Wow. New Zealand has been a highly anticipated country on our itinerary for months. We debated long and hard whether we should spend another year working and traveling here and, if not for Grizz in Park City, I think we might have. After spending some time in the North Island, I’m still second guessing that decision. Not only is New Zealand picture perfect (seriously, I’m resisting the urge to flood your newsfeed hourly), but it’s filled with the friendliest and most down to earth people, as a whole, that I’ve ever met. With so many wild and beautiful places just outside your doorstep, it’s easy to see how they’re able to stay über fit as well. Yeah, it’s a rough life being an attractive and cheerful Kiwi.
Before arriving, we thought we’d spend a majority of our time on the South Island trekking glaciers and doing all the ‘New Zealand things’ and had anticipated making the North Island a short drive-through. Then slowly we kept adding days. Top on the list for the North Island was glowworm caves, geysers, and hiking the infamous ‘Mt. Doom’ from Lord of the Rings. Check, check and check. We could have easily stayed for weeks longer…
Waitomo Glowworm Cave
There are over 300 mapped caves in the area of Waitomo, but three main caves that are the most famous. I read about them first in a ’25 surreal places to see before you die article’ and seeing it in person while floating down an icy cold river in the depths of a pitch black cave is really and truly – surreal. ‘Black water rafting’, as the call it, was the exhilarating option for a hands-on glowworm experience. After jumping backwards off a couple small waterfalls beneath the limestone caves, we were asked to turn our headlamps off and simply enjoy the ride. In the darkness you are able to see constellations of glowworms covering the ceiling of what felt endless. The eerie shadows of stalagmites and stalactites surround you and again, all we could say was ‘wow’. So cool.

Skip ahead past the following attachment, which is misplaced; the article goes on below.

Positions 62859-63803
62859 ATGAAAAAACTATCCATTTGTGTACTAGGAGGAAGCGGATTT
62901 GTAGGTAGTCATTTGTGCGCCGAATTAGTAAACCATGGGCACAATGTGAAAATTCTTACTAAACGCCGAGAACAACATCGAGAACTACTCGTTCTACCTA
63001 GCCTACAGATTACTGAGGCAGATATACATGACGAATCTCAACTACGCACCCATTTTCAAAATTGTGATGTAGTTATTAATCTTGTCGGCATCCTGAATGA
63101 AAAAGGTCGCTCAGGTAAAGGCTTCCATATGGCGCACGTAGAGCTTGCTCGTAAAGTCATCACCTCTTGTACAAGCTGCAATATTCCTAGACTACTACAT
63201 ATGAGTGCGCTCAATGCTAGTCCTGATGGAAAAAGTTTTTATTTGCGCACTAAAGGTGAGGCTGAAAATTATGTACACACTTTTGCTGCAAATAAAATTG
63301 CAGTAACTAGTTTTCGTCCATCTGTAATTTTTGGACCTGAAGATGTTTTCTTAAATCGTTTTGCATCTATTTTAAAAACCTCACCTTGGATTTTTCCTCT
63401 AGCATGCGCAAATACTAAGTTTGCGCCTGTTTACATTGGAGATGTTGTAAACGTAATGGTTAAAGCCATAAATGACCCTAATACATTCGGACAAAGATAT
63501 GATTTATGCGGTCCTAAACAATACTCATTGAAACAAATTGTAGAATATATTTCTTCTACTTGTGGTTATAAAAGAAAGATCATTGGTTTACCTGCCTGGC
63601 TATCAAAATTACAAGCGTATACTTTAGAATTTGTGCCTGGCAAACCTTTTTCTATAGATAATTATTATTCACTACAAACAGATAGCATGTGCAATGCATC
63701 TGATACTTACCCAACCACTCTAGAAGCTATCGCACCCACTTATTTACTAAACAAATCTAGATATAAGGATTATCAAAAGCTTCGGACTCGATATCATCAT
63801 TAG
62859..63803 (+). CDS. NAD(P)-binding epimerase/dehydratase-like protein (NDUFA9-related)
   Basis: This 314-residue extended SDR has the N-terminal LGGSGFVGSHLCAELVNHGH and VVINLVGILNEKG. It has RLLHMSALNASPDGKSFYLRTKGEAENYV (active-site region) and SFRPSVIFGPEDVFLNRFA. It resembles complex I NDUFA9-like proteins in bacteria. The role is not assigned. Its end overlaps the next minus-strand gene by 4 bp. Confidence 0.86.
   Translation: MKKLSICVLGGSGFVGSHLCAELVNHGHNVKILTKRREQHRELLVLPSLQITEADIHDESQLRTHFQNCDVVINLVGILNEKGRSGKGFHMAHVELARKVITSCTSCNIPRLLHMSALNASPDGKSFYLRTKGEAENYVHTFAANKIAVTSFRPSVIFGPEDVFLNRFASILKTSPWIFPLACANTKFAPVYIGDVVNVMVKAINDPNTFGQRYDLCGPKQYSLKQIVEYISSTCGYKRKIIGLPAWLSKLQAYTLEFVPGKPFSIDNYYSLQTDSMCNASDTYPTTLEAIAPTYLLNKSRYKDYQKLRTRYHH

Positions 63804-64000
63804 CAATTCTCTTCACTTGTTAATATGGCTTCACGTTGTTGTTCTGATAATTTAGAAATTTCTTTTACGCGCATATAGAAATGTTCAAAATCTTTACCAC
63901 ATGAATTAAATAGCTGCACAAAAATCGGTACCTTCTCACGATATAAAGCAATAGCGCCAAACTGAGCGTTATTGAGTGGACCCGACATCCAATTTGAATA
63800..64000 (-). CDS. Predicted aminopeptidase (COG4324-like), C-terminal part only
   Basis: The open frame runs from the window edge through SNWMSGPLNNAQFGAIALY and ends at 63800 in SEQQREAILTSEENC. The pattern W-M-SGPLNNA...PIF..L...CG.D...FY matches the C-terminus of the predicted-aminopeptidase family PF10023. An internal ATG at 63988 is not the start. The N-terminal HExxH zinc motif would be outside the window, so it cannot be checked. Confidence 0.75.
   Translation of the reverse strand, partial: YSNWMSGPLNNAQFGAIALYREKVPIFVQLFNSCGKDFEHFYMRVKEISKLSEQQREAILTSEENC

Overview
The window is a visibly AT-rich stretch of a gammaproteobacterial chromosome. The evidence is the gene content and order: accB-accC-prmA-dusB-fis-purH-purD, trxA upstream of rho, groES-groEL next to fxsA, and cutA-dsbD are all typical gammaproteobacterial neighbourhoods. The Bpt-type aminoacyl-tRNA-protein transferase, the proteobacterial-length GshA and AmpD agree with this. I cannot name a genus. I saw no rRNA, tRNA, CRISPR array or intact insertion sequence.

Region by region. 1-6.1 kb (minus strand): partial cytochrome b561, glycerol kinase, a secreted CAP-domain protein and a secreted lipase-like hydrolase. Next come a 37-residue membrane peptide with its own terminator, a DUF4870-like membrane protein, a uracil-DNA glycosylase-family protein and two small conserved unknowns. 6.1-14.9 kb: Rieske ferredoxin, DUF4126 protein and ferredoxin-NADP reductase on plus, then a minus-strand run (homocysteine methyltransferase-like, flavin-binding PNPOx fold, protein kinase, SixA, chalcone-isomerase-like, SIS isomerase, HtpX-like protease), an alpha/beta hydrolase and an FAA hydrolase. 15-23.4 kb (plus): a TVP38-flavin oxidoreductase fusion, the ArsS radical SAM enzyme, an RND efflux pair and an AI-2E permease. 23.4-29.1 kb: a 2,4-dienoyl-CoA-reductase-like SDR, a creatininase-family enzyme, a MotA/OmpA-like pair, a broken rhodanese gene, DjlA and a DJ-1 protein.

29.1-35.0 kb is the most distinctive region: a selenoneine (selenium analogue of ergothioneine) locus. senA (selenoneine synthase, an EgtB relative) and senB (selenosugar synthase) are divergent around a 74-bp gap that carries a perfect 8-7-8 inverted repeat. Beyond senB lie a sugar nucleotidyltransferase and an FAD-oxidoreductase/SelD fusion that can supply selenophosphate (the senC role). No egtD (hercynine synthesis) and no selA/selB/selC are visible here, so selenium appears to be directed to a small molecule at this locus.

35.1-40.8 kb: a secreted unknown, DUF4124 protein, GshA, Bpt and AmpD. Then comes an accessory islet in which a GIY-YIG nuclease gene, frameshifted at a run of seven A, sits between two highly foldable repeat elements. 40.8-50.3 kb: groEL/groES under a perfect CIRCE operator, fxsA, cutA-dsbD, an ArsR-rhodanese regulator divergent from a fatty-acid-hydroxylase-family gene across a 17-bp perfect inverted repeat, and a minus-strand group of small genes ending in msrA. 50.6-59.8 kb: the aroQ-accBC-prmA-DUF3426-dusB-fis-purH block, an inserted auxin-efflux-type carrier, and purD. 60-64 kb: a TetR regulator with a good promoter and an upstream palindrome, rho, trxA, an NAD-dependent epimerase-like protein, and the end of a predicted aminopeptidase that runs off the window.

Our volcanic tour of NZ started in Rotorua and continued all the way to the peak of Mt. Doom. There is volcanic proof everywhere it seems, from geysers to bubbling mud to mineral hotsprings to steaming cracks in the ground. Much like Yellowstone, the smell of rotten eggs fills the air and the areas are all easily accessible by car. Unlike Yellowstone, the volcanic areas are all separately owned and operated. Various operators all seem to own a piece of the pie…I wonder what the bidding process was like. The area that seemed the most bang for our buck was Wai-O-Tapu Thermal Wonderland with a lot of geothermal features packed into a fairly small (relatively speaking) area. We walked along boardwalks through streaming volcanic grounds and were overwhelmed by the contrast of seemingly unnatural colors. The smell of sulfur had us itching to get ourselves into the hotsprings and feel that mineral water on our skin (imagine that). We found a thermal health ‘spa’ close to Taupo called Wantirakei Terraces, which was the perfect place to revitalize the mind, body and soul. Below a continuously erupting geyser, along side a wide showcase of aqua-marine silica terraces, the hotspring waters flow directly into man-made pools for bathing. After floating about and enjoying a relaxing time from the tourist hustle, we hit the road to our next stop, Tongariro National Park.